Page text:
On 9 October 2019, the OECD published a proposal with the aim to ensure that large and highly profitable multinational companies, including digital companies, pay taxes where they have important consumer-oriented activities and generate profits. Allocating profits in countries without a company being physically present means a completely new perspective on corporation tax. The proposal concerns a number of elements that are briefly explained below.
It is difficult to predict how this proposal will develop further, but it is evident that countries are already looking for possibilities to enlarge their tax base when material consumer revenues are realized, even if there are no or hardly any physical activities performed within their borders.
How large the scope is and how a consumer-oriented company should be defined is not yet clear. In any case, these are highly digitized companies that communicate with users remotely. It is clear, however, that “consumer-oriented” must be interpreted broadly.
Secondly, there is a proposal to give the term “nexus” a whole new meaning. According to the OECD Secretariat, this is necessary because the current nexus rules for income allocation allocate zero income in cases in which a company does not have any physical presence or permanent representation in a jurisdiction. The new nexus rule applies both to situations in which a company already has physical presence in a jurisdiction, but also to situations in which the company only has a nexus with a jurisdiction based on sales. In the latter case, thresholds may be introduced for a minimum level of nexus. The new nexus rule would be applicable in all cases where a business has a sustained and significant involvement in the economy of a market jurisdiction, such as through consumer interaction and engagement, irrespective of its level of physical presence in that jurisdiction.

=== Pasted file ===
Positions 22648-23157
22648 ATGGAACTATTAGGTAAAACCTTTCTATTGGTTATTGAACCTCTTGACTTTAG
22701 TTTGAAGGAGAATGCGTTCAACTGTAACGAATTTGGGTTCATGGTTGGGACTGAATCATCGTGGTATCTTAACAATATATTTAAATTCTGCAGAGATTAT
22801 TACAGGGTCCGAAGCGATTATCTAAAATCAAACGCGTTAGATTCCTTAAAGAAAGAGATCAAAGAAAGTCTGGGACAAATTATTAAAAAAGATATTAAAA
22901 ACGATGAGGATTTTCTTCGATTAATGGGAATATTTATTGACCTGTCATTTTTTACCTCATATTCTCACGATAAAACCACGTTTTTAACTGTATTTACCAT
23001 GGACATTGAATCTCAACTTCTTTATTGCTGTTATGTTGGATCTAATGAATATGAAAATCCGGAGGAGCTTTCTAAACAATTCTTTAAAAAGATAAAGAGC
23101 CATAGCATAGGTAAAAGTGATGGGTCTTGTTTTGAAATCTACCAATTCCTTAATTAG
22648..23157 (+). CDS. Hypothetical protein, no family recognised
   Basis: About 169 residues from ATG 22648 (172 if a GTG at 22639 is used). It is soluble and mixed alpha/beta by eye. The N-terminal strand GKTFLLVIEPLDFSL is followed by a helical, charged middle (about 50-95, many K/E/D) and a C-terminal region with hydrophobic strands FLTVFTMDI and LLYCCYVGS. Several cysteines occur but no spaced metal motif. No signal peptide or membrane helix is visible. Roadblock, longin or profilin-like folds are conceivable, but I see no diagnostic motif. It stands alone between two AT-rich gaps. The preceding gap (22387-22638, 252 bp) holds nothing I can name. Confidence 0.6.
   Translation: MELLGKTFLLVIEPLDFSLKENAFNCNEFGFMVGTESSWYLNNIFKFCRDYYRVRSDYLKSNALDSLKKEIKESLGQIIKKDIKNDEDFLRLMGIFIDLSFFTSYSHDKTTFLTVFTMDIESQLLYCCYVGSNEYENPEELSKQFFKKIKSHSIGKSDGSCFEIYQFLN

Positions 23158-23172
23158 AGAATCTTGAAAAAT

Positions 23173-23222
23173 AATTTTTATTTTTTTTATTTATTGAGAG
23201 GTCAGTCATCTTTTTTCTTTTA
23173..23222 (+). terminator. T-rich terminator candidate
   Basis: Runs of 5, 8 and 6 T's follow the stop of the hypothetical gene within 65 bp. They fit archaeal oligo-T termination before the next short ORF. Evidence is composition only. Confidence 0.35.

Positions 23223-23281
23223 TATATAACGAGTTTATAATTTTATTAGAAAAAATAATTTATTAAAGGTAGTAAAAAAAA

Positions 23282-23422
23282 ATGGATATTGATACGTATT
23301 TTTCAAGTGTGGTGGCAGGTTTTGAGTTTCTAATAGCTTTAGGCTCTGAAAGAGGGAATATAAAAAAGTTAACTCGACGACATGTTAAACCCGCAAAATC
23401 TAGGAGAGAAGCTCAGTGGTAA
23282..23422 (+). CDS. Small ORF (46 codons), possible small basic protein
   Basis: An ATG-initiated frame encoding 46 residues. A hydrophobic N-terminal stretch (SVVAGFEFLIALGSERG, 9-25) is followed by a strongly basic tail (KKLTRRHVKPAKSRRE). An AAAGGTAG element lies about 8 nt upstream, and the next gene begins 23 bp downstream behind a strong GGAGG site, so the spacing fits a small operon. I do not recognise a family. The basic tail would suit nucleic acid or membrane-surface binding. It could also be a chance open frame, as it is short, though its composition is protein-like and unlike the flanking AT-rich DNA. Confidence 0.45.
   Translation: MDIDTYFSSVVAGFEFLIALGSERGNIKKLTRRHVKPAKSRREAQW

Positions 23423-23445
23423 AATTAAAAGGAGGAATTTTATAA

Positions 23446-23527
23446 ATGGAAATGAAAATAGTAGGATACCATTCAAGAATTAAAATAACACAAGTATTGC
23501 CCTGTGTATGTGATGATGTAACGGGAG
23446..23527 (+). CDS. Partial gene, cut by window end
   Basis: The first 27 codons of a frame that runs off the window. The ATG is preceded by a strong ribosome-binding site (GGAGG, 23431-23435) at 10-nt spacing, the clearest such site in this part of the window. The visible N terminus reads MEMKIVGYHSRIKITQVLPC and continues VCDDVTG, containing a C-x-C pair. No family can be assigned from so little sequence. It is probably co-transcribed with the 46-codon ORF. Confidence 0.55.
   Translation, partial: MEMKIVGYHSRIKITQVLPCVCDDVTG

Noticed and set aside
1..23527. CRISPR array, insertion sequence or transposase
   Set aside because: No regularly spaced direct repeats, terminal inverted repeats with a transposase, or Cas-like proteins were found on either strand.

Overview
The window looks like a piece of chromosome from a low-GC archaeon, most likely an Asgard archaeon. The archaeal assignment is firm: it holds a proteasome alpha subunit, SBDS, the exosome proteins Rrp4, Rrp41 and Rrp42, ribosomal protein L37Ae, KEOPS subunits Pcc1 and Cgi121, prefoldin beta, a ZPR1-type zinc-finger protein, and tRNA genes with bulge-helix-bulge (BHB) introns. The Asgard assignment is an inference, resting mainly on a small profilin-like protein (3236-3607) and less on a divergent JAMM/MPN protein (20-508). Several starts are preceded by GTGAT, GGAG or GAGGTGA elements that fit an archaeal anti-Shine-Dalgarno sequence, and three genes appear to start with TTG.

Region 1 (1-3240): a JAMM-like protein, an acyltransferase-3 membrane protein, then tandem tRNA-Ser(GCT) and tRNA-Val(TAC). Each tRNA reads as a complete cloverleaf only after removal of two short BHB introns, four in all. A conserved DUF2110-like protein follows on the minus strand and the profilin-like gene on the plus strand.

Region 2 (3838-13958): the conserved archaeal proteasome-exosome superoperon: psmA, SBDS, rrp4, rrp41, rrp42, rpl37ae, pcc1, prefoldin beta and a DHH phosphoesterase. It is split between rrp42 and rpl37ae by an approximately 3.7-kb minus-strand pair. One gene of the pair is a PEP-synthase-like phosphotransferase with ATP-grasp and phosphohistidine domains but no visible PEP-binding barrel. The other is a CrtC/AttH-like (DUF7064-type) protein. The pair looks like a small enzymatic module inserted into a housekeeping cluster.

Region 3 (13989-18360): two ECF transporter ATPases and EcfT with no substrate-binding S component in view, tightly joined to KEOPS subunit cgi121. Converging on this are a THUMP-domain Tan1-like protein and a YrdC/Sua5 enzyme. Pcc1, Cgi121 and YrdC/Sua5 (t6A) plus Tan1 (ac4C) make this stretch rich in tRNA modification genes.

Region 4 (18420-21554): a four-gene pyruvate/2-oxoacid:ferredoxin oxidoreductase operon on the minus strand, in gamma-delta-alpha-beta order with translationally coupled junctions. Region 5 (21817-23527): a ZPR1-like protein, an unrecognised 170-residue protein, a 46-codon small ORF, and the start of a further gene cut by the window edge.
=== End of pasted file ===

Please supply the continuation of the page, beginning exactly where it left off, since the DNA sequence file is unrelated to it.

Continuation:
New Profit Allocation Rule and arm’s length principle
The at arm’s length principle remains in the proposal, but is supplemented with formula-based solutions in areas where so-called tensions in the current system are the highest, as in cases mentioned above.
Once it has been determined that a country has the right to levy taxes, the question is how to determine the taxable profit level. Because physical presence is no longer considered the decisive factor, a number of formulas have been proposed to allocate the profit.
According to the OECD secretariat, this proposal promotes tax certainty. However, the question is how the formulas will actually work out, as it can be difficult to first define the overall taxable base and attribute results to a country where there is no physical presence at all. This raises also all kinds of follow up questions, like how to deal with overall low results and the allocation of material costs.
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